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The Madness of King Jesus

By Carl S. ~

Some people see commentaries as "rants." My generation had a different interpretation of that word. We used the word as a type of verbal rage. But even before then, there was a period when "angry" and "mad" were synonymous, when the angry person was thought to have gone mad while ranting. Recently, an experience brought back that particular interpretation:

A couple of weeks ago, I got quite worked up about the subject of Christians lying to children. The "igniter" was the story of Noah and the ark and how it is a complete lie. I used the words "shitty' and "shit" to describe by examples how ridiculous and immoral the Flood story is. I pointed out the fact that, if it were true, evidence would be found for it all over the earth, that geological evidence proves it never happened. I was really very angry that this fable is perpetuated as truth. But more so, that children are taught that it was a moral good for a father to drown humanity and all living creatures. During the course of my rant, I was called "unreasonable" and "irrational." This person failed to see the point: the madness is in the story itself.

All the information I've seen about the figure of Jesus leads me to conclude he, as an actual person, never existed. However, the believer I spoke to believes otherwise. This is the "Jesus" I will refer to. The texts tell that Jesus not only believed the Flood story himself, but used it as an example of his own generation, telling them that generation was wicked, just as those in Noah's time. Jesus saw no immorality in drowning humanity with all its caring, accomplishments, and animals; he predicted a worse fate to come, this time including eternal torment following the destruction of this world! (Indeed, the religious madness of destructions of not only individuals and societies, but by those who will kill "the body and the soul" has traditionally been "God's will.")

Biblical religions teach that humans are bad to the bone and deserve punishment. Jesus' attitudes continue those of the nutcase prophets who preceded him: negative, punitive, and damning of us humans. He doesn't praise our intelligence or our accomplishments. He tries every trick he can to save us from ourselves: threats of punishments, the candy of an eternal paradise, the ending of our sorrows, the forgiveness of things we feel guilty about, treasures that never corrode or fail, etc.,etc. Many mansions. Just give him your mind and conscience and everything else that is really important and dear to you.

All the information I've seen about the figure of Jesus leads me to conclude he, as an actual person, never existed.Now, the person who dismissed my anger, the person who "didn't get it," believes in the gospel stories and sayings of this man called Jesus. According to those stories, Jesus had no restrictions on his anger. In reading them, is Jesus not only angry, but a madman? Apparently, the high priests of Jerusalem thought so; thought his madness had reached a new level with his overturning of the money-changers tables at the temple. In fact, it seems these actions were the last straw, the deciding point on ridding themselves of him. (In our democracies, he'd be declared mentally ill, and/or committed to an institution for the mentally insane. (The still ignorant would haul out their priests to exorcize or kill him.)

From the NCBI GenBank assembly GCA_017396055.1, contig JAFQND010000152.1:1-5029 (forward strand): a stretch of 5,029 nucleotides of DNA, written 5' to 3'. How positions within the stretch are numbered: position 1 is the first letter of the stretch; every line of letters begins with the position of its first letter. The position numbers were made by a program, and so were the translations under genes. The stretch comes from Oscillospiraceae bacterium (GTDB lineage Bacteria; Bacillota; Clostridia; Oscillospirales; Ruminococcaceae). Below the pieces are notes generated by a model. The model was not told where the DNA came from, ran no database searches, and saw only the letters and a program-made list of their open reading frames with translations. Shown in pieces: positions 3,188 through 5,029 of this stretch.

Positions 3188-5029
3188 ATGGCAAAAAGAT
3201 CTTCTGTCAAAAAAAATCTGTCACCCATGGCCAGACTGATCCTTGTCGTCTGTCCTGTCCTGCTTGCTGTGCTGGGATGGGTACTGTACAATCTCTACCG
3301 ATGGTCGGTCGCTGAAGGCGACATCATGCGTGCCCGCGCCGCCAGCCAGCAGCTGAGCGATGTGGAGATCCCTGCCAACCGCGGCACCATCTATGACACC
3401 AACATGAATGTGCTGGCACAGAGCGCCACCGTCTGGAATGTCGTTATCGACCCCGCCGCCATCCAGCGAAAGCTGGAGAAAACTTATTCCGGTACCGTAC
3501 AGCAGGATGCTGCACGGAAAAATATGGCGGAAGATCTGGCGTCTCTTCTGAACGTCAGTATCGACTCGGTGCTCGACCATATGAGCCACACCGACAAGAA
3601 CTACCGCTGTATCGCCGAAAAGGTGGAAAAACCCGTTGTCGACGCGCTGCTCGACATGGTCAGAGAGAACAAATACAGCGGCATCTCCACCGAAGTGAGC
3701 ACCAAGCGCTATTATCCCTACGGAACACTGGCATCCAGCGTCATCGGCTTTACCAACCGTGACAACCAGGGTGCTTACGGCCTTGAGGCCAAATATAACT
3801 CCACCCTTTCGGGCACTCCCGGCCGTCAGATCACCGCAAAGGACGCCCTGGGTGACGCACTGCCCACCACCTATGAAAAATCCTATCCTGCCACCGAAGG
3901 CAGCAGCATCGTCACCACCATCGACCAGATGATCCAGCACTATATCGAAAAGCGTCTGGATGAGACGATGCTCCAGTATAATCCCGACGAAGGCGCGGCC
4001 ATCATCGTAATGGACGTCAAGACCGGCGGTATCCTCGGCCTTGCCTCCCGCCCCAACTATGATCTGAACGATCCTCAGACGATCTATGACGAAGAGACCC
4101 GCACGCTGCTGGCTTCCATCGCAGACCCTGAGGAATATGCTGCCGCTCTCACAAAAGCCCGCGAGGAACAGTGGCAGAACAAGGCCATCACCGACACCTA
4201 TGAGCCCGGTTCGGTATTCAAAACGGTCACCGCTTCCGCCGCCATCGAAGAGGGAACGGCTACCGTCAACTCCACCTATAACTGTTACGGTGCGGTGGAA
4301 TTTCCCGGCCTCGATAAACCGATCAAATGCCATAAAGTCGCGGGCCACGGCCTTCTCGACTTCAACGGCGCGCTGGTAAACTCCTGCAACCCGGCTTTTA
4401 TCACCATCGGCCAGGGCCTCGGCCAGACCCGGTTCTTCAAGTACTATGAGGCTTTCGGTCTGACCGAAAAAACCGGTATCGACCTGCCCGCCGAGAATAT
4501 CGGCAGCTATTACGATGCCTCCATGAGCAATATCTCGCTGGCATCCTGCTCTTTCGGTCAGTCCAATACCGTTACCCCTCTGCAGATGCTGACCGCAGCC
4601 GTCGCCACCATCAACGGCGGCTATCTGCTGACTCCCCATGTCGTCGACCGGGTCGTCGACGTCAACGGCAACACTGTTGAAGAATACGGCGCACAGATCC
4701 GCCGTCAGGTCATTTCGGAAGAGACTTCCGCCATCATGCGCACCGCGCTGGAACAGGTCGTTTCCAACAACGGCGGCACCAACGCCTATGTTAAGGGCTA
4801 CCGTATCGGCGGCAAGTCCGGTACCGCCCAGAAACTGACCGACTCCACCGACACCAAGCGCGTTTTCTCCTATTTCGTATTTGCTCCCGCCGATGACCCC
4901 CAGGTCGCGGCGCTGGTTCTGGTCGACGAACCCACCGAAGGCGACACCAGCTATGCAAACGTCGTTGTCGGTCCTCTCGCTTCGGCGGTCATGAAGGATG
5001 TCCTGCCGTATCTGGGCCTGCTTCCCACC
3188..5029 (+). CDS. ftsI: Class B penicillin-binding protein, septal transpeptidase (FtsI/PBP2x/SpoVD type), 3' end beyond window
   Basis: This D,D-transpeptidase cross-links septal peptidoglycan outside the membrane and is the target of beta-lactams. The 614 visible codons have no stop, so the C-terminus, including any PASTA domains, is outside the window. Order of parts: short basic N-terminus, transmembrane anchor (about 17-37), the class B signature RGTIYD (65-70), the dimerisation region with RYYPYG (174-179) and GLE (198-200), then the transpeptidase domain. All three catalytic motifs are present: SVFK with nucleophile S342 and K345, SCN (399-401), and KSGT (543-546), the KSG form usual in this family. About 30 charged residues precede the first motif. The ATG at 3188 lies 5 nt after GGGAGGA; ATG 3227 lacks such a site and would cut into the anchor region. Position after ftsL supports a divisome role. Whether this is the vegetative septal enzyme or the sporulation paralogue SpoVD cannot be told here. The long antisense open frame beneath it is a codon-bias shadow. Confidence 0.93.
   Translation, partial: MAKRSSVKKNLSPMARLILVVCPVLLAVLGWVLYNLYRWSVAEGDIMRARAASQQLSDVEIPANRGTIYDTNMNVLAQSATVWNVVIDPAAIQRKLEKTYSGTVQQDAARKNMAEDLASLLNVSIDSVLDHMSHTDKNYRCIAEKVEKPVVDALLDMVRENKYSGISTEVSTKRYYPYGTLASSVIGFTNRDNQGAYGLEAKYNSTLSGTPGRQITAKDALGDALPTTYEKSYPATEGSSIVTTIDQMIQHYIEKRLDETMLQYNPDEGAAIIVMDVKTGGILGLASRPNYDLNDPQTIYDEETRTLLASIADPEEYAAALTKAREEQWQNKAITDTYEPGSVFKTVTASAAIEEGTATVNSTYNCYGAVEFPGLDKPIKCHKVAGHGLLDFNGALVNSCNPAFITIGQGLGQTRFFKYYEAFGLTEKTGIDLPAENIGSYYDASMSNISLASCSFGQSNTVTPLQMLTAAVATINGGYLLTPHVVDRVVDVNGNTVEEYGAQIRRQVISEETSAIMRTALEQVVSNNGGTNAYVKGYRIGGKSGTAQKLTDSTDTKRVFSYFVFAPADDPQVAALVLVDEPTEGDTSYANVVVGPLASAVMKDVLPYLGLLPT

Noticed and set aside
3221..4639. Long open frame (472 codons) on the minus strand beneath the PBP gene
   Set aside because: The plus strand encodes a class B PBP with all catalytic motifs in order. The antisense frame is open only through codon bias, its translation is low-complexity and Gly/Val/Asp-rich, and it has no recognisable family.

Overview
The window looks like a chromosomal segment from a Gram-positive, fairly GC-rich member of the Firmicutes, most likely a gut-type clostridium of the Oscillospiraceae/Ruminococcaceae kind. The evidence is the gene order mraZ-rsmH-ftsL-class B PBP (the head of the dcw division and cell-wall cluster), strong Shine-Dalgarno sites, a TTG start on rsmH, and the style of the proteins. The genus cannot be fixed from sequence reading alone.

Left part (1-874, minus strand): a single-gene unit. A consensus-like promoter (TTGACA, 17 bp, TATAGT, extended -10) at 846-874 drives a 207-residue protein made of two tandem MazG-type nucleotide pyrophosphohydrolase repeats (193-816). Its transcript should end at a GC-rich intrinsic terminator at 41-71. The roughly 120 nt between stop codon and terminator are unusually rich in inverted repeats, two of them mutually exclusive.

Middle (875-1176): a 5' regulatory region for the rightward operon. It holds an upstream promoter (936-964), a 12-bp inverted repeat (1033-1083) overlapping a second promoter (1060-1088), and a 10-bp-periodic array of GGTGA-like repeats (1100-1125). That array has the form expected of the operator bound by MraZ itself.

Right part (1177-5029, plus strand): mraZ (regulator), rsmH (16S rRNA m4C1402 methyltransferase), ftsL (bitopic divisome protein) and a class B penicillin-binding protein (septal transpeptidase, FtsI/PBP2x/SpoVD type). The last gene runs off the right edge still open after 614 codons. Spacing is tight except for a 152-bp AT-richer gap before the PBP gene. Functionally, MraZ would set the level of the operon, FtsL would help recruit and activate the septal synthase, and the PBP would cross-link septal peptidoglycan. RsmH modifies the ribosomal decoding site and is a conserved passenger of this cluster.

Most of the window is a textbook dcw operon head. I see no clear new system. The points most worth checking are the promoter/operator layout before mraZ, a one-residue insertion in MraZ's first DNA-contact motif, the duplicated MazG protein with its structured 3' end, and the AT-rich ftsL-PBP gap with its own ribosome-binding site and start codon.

What are we to make of a man who destroys a tree because it doesn't give him its fruit out-of-season, or destroys a herd of pigs, the livelihood of others? This is a person who, in the middle of his ministery, tells the populace to "take up your cross and follow me." Did those people hearing this think of him: "Huh! What cross? Where?"

Any man who tells the priests, "Before Abraham was, I Am," an assertion reserved for Yahweh, is surely asking to be put away. What about telling his followers that they should be ready, willing, and able to cut off their hands, pluck out their eyes, even castrate themselves (what are the women to do?) for his rewards? What madness this is!

By the texts, Jesus claims, "My kingdom is not of this earth," and then he goes on to establish an earthly church, tells his disciples that the end of the world is imminent, and yet to go over the world and baptize everyone. (Oh, wait. That last part came after he died. Maybe we shouldn't take the words seriously when they're spoken by a dead man.) Here's a man who says the world will end, soon, but that the meek will inherit it!

As a rational man, I look for rational explanations for what are termed "spiritual” gifts or curses. There is an abundance of info to explain the "madness" of Jesus and other "holy" men as mental illness, usually treatable. Those who have seen the movie, "The Madness of King George," will know that he suffered from a condition my movie guidebook calls "periodic dementia." Perhaps this "king" also suffered from the same condition? It's worth considering.

So, what inheritance did "Jesus" leave? Did he abolish slavery, give us penicillin, antibiotics, even tell us to wash our hands before delivering babies, thus saving millions of lives? Did he leave an understanding of germs or of mental diseases, Alzheimer's, of natural processes, of the universe? No. Why would he, since he believed this world was coming to an end thousands of years before you were born! But his attitudes are still around; the attitudes of a madman."King Jesus?" A nightmare. (And if that believer reads this, will I be again labeled as "unreasonable and irrational?" No. Angry, not mad.)

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